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Florida: Ponzi State

There is a great piece in this week’s New Yorker about how the economy has hit Florida especially hard (the full text is unfortunately only available through that stupid New Yorker reader thingy, though there is a little video explaining it). Florida, Packer explains, is an economy built almost exclusively on housing. The title of the article actually comes from a quote by a Florida professor: “Florida, in some ways, resembles a modern Ponzi scheme. Everything is fine for me if a thousand newcomers come tomorrow. The problem is, except for a few road bumps — ’72 and ’90, and they were really minor — no one knew what would happen if they stopped coming.” (Which, of course, they have now.)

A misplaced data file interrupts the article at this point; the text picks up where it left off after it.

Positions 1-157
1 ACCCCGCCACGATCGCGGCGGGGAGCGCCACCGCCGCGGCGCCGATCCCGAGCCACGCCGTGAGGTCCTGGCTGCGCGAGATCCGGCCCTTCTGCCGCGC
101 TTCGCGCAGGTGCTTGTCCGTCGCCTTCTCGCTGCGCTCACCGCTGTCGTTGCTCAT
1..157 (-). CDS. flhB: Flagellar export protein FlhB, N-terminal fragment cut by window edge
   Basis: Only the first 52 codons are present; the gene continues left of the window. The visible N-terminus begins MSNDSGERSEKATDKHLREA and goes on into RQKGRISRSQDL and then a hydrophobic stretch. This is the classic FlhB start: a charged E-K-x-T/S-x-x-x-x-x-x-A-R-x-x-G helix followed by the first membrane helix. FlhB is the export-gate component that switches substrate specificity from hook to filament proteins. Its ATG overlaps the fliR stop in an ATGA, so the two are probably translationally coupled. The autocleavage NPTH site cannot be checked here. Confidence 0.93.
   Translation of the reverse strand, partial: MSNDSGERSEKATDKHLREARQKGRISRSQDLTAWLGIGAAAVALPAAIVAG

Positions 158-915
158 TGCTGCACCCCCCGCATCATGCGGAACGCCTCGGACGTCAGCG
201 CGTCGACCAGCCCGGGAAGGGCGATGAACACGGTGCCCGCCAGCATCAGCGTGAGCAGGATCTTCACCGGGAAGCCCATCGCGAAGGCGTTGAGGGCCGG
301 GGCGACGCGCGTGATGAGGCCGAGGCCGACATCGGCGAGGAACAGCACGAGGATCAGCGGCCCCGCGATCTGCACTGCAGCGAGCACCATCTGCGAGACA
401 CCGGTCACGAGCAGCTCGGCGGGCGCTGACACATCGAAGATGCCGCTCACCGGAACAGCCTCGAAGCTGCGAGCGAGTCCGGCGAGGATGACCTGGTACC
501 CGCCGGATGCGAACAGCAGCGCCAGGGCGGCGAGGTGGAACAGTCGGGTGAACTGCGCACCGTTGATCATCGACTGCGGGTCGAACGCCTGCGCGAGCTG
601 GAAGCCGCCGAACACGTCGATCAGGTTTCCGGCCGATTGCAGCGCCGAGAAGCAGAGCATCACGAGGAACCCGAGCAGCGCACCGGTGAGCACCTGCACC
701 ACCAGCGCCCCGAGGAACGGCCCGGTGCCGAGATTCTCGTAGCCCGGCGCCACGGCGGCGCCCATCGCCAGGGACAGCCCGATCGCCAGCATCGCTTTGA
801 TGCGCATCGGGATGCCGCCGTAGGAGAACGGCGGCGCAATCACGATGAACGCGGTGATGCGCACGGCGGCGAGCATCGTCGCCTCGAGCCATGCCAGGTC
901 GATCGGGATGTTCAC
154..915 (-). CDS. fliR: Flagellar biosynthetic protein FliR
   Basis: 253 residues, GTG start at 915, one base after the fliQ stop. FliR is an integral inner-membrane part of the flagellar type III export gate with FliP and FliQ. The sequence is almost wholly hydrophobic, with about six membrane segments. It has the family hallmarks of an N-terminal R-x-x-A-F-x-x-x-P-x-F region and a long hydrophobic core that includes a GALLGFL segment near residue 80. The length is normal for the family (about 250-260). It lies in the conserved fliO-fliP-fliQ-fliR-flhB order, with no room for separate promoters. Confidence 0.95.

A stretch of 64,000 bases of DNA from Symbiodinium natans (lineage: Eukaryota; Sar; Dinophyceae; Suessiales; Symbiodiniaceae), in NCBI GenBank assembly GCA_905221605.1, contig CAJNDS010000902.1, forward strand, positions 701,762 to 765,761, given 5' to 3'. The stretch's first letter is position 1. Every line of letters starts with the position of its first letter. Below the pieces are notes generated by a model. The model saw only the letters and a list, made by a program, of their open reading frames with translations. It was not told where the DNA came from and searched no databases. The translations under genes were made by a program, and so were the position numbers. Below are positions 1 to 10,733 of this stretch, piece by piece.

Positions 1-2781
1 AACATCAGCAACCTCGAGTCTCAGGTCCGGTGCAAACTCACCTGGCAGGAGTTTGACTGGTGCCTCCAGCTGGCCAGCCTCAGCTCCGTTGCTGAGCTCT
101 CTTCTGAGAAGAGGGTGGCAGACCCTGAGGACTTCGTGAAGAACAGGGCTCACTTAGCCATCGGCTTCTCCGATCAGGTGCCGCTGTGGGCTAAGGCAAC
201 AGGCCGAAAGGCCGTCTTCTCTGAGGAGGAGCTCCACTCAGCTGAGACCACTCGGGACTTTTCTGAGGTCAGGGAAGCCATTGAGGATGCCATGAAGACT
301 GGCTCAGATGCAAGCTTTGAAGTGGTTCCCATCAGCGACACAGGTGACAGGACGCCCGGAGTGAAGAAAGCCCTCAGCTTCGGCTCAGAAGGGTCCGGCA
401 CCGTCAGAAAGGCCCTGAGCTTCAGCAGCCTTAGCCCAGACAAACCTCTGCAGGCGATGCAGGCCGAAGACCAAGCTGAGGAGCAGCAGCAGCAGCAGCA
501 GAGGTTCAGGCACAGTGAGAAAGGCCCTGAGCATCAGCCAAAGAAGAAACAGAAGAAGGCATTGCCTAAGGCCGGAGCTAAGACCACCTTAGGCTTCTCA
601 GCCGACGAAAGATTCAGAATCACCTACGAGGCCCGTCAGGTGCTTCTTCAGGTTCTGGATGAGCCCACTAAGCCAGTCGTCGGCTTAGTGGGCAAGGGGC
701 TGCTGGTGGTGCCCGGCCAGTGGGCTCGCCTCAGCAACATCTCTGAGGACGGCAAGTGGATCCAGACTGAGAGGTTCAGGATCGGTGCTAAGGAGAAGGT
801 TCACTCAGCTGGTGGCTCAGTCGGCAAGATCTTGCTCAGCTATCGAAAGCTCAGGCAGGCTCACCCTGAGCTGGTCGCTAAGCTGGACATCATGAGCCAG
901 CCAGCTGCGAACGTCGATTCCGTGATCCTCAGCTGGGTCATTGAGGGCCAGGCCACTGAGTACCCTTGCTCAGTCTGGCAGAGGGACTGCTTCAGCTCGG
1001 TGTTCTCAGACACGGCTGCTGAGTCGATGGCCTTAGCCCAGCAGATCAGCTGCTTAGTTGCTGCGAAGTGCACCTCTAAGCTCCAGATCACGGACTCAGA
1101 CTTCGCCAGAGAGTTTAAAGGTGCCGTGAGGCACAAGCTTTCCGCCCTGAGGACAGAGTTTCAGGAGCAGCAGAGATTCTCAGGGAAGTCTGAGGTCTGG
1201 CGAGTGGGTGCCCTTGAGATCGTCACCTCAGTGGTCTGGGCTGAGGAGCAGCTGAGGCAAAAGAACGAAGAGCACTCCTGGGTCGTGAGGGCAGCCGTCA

The other great quote comes later on, as Packer explains just how deep Florida’s housing fascination went: “People who drew modest salaries at their jobs not only owned a house but bought other houses as speculators, the way average Americans elsewhere dabble in day trading.” He goes on to quote a real estate reporter who says, “There were secretaries with five to ten investment homes — a thirty-five-thousand-dollar salary and a million dollars in investments.”

February 9, 2009